Look, if “The duties must be performed and men are required to perform them,” then the men deserve a little place to spend their hard earned money. Right? Beyond just giving a place to spend discretionary income, the sutlers offered a source for items not issued by the army but needed by the soldier. Things such as tooth brushes, paper, pencils, combs, and such. Oh, and if permitted, a bottle or two of strong drink.
Hunt went on to detail the assignment of sutlers, by name, to the commands under his charge:
The sutlers are as follows, as now recognized:
1. Mercer Brown, appointed sutler in December, 1861, of the Artillery Reserve by the council of administration. Appointment approved by me and, if I remember right, by General Barry, as chief of artillery, and General McClellan, commanding the army, under paragraph 214, General Regulations.
2. A. Foulke, First Brigade of Horse Artillery (Robertson’s).
3. John Nilan, Second Brigade of Horse Artillery (Graham’s).
4. Thomas McCauly, Sixth New York Foot Artillery (Colonel Kitching).
I’ll call attention to two of these. There are a couple of photos of Foulke’s sutlery from the Winter Encampment:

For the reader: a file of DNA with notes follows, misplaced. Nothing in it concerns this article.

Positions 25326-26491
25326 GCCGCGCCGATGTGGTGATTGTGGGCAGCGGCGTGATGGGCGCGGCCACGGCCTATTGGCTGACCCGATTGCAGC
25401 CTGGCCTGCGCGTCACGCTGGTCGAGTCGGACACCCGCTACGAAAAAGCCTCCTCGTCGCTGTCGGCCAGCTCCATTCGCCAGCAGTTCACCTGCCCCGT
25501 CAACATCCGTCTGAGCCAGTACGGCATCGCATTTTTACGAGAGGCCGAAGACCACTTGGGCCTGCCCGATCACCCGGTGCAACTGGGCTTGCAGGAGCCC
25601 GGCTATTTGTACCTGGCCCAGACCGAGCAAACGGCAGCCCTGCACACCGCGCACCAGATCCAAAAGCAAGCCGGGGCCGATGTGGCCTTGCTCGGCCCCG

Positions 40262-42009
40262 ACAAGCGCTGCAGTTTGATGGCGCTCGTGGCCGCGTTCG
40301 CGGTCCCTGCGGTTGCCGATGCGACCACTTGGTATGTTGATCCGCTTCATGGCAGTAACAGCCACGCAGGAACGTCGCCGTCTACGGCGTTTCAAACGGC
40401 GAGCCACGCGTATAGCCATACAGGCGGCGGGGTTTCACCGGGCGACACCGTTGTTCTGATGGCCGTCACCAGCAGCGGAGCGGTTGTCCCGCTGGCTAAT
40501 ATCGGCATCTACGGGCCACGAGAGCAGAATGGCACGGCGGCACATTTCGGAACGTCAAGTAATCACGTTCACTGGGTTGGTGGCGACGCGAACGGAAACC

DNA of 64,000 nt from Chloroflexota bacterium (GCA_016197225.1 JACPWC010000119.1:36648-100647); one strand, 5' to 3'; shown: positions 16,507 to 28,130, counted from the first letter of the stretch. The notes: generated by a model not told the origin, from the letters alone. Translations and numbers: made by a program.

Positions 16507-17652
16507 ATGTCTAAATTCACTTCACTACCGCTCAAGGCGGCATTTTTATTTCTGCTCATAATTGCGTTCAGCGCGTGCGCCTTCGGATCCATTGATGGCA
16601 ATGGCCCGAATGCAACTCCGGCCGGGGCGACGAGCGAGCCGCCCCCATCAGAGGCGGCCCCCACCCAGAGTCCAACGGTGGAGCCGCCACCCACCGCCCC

Thanks to the Civil War photographers, once again, we know what these establishments looked like.
I’ll also call attention to the sutler, supporting the 6th New York Heavy Artillery. A letter from Colonel John Howard Kitching, commanding that regiment, offers an interesting side bar about sutlers and soldiers, though not directly involving Mr. Thomas McCauly. I’ll post that later today.
Hunt’s letter to Patrick was thus not some pontification about the use of artillery, but rather a letter of record to headquarters noting the assignment of sutlers to the artillery units. In doing so, Hunt had to elaborate on the way he managed the arm. That’s to our gain. Closing his letter, Hunt returns to the management aspects:
Artillery from the reserve is detailed for temporary service by batteries, not by brigades. If to occupy a position its sutler must provide for it, if necessary. If permanently transferred to a corps it enters the brigade of that corps, and of course is supplied by the corps sutler. There is no artillery in this army outside of the organizations named.
Today we’d start a discussion of the military terms along the lines of attached, assigned, and OPCON. The armchair general might organize the army by simply moving lines in the order of battle. Out in the real world, task organization requires planning and adheres to procedures. Such avoids confusion and ensure the unit is properly maintained to perform the assigned mission. Infantry brigades are not apt to carry about extra 3-inch Hotchkiss shells. So when a battery went to their support, a slice of the Reserve Artillery ammunition train had to go with it. And if that arrangement were for more than a few days… eventually a sutler would follow.
(Citations from OR, Series I, Volume 33, Serial 60, pages 583-4.)